Expat Magazine

The Tragic Story of Expat Alice Versus the US

By Ovid @OvidPerl
The following story is true. I have verified this information, but cannot tell you how. I know that sounds strange, but I don't want this person to be hurt. Even a little digging into the following story will reveal many other US expats in the same predicament. Further, I've altered some key details to protect the identity of the innocent.

The tragic story of expat Alice versus the US

Blind Justice
Photo by Shawn Rossi

There's an expat I'm calling "Alice". Alice is an American who moved to Europe 40 years ago. Like most expats, she had no idea that she was required to pay taxes. She's regularly renewed her passport and had a couple of trips to the US, but aside from that, she's drawn no benefits from the US government and has never lived in the US or worked for a US company since she left. Aside from the fact that she still has her US citizenship and never taken European citizenship, she is, for all intents and purposes, a European.
She's happy in Europe. She has friends and family here. She has permanent residency, but one thing she doesn't have is a job. Most of her life she didn't make huge amounts of money, but in the last few years, she had a job that paid her well. She used this to save up a small nest egg for retirement.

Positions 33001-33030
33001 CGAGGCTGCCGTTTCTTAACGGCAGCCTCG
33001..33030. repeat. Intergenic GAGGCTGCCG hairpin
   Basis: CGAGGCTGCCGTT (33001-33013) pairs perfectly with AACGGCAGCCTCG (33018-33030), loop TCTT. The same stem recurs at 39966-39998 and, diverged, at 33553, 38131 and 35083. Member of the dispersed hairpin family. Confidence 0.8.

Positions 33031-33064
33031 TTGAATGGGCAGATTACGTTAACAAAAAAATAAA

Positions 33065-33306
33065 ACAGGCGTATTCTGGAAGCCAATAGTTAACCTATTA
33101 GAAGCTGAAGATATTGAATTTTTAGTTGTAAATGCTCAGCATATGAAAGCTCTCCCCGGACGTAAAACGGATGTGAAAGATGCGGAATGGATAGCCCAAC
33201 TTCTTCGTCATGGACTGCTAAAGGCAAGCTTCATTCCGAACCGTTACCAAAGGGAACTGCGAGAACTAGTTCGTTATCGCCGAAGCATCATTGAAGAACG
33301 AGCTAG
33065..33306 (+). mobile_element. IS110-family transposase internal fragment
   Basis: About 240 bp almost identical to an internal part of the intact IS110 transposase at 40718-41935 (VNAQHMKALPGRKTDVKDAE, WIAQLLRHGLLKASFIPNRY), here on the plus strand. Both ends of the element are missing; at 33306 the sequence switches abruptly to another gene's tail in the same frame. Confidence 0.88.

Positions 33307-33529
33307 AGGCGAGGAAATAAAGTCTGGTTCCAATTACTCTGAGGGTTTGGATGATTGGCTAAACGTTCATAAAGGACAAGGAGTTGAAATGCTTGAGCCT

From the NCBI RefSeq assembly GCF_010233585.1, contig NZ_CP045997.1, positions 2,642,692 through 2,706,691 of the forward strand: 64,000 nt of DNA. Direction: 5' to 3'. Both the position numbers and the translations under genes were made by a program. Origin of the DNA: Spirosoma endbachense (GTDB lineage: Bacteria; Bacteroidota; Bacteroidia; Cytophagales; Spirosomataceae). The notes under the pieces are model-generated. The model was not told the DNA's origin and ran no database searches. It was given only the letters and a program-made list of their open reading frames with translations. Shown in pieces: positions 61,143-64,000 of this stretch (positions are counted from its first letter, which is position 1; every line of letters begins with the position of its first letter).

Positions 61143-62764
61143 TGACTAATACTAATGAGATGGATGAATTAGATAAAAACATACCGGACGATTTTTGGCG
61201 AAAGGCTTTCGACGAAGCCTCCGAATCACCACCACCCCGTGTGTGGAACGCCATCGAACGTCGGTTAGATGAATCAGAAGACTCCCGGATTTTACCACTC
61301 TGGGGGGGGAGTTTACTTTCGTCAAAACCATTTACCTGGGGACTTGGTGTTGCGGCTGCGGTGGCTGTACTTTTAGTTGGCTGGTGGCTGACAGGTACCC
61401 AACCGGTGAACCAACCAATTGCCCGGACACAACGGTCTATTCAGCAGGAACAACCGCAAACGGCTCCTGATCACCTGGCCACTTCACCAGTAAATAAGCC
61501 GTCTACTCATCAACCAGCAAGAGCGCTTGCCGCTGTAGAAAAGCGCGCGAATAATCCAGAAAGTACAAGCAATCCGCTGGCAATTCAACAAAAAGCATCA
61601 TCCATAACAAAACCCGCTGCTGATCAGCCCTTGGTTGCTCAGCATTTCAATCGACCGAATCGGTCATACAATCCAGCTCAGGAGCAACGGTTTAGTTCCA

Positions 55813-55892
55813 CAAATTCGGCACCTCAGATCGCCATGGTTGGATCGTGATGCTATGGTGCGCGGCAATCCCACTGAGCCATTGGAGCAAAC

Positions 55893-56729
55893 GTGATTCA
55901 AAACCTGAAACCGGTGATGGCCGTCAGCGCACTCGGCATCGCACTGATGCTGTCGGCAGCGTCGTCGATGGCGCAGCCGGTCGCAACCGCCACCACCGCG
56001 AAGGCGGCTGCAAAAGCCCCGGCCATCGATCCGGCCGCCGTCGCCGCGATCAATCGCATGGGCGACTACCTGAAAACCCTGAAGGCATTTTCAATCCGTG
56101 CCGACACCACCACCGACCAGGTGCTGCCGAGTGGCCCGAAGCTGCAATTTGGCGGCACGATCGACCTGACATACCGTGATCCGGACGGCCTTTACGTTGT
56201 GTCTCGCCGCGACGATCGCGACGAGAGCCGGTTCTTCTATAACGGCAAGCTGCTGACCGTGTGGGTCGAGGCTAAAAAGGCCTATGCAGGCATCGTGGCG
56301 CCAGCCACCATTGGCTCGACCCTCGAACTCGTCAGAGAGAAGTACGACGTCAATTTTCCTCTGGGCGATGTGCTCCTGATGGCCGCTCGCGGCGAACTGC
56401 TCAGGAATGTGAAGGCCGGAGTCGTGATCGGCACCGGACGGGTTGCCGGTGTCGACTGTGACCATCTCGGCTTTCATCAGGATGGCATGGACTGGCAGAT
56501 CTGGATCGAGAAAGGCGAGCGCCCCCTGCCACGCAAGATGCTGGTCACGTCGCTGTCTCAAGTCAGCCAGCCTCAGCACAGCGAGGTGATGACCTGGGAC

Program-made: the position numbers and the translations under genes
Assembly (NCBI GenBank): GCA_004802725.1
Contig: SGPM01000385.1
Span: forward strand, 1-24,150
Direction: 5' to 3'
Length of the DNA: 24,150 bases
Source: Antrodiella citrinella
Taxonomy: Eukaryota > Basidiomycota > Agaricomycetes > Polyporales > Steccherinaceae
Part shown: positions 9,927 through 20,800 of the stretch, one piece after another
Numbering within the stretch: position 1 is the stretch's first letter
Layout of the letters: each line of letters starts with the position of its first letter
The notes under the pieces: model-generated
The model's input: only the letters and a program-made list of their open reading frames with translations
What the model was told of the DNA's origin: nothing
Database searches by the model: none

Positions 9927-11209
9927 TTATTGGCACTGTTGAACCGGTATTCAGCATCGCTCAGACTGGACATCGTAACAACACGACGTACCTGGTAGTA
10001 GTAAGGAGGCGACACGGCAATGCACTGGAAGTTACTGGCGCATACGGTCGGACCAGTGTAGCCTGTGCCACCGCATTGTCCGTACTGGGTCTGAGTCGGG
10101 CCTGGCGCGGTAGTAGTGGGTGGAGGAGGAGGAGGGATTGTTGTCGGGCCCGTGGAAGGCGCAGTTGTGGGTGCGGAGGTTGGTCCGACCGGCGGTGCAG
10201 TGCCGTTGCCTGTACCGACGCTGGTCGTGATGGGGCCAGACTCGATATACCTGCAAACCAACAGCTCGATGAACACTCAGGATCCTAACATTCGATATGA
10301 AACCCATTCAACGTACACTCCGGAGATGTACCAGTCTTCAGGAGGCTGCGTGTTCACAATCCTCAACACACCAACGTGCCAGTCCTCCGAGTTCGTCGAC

Then her company laid her off. Due to the recession, they couldn't afford to keep her and she's old enough now that she can't find work. She gave in an declared herself a pensioner and now draws a small pension from the country she lives in, supplemented by her savings. Thanks to FATCA and the recent IRS crackdown on US expats, she is now aware of her obligation to file tax returns, but she's stuck. She can't file because FATCA and FBAR penalties will bankrupt her, but due to FATCA, she's terrified that the country she's lived in for decades might turn her in.
She's going to be a criminal, bankrupt, and quite possibly homeless, even though only in the past few years did she earn enough to owe tax to the US government. If she gets a criminal conviction, she might even find herself deported to the US, a country she no longer knows, where she no longer has friends and only a couple of family members left.
Alice did nothing wrong, but the US is hunting her down and is going to destroy her. She has lived the vast majority of her life in Europe and almost all of her working life in Europe. The US doesn't know about her yet, but there's a good chance they will.
Is this fair? Is this what a free society does to its citizens?

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